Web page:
Judge issues restraining order against Beshear in Evans Orchard lawsuit
FRANKFORT, Ky. (WKYT) - A Scott County Circuit Judge has entered a temporary restraining order against Governor Andy Beshear, in a lawsuit brought by the Kentucky Department of Agriculture and Evans Orchard.
The lawsuit challenged the constitutionality and legality of Governor Beshear’s use of executive power during the coronavirus pandemic.
The judge ruled in favor of Agriculture Commissioner Ryan Quarles and Evans Orchard by granting a temporary restraining order against the enforcement of the Governor’s executive orders.
Attorney General Daniel Cameron also intervened in the case, siding with Commissioner Quarles and Evans Orchard.
The order stops the statewide enforcement of the Governor’s executive orders with respect to all of Kentucky’s agritourism venues registered with the KDA. There are 548 agritourism sites registered with the KDA.
The complaint filed last week by Quarles and Evans Orchard alleges Governor Beshear’s executive orders are unconstitutional and unlawful.KDA officials argued that certain statutes passed by the General Assembly conflicted with sections 2, 27, 28, and 29 of the Kentucky constitution.
The plaintiffs also alleged that the proper authority for issuing emergency regulations is set forth in Kentucky’s Administrative Procedures Act (APA). In emergency situations, the APA permits the governor to issue emergency regulations that take effect immediately and still allow for public comment and review from the General Assembly’s bipartisan and bicameral administrative regulation review subcommittee, chaired by Senator Steve West and Representative David Hale.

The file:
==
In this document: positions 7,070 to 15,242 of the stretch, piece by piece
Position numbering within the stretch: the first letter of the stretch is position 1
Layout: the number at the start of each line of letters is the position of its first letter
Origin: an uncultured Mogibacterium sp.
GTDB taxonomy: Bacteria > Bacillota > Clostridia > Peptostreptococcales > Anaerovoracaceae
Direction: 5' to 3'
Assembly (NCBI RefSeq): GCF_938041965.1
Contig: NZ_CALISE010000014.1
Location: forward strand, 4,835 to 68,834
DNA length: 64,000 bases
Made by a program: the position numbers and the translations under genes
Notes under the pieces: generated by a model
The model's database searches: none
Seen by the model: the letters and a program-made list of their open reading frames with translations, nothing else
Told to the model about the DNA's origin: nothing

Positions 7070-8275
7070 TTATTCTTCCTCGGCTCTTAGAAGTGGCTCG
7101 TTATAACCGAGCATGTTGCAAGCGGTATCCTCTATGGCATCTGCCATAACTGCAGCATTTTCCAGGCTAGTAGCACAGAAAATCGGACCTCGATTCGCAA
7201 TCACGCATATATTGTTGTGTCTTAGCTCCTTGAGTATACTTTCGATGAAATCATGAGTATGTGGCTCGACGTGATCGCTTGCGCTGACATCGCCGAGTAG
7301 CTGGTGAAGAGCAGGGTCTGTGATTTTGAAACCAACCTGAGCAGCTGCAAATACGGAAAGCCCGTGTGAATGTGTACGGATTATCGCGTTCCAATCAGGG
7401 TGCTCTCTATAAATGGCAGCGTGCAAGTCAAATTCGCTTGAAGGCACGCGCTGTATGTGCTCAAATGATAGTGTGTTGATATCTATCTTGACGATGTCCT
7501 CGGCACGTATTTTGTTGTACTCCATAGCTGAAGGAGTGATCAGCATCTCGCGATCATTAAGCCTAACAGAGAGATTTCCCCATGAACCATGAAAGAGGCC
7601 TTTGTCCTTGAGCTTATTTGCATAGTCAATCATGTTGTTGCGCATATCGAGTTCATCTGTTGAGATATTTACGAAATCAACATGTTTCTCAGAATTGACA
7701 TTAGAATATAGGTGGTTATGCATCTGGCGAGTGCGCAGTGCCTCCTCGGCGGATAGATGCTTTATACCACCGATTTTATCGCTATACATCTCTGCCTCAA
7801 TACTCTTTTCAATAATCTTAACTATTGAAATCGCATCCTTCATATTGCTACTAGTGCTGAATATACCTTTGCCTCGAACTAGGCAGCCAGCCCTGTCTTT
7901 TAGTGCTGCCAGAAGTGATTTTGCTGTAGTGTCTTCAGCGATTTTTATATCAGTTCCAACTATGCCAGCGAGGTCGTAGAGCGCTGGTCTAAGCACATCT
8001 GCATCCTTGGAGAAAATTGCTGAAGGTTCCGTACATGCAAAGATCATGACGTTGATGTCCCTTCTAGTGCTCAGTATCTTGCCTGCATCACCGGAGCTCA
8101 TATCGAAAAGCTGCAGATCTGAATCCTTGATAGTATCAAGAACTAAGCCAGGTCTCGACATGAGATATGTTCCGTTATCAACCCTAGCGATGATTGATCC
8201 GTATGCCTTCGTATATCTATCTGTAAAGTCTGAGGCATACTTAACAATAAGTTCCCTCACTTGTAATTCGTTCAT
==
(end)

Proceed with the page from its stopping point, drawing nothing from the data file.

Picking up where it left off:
“Surprisingly, lawyers for the governor admitted in court this week that the administration used the emergency regulatory process to expand telehealth during the pandemic, but they didn’t do that when they closed or began to reopen the economy,” said Commissioner Quarles. “With cases rising around us, it is now more important than ever before that the Beshear Administration prioritize public health and public input going forward. If the Beshear Administration believes new measures are needed to slow the spread of the coronavirus, they must stop trying to govern via executive order and begin following the emergency regulatory process that allows for public comment and input from the Kentucky General Assembly.”
Below is the letter Attorney General Daniel Cameron, Senate President Robert Stivers, and House Speaker David Osborne sent to Governor Andy Beshear on Friday July 9, 2020.
Here is the temporary restraining order enjoining Governor Beshear from enforcing his Executive Order concerning Covid-19.
Read the original complaint filed by Commissioner Quarles and Evans Orchard below:
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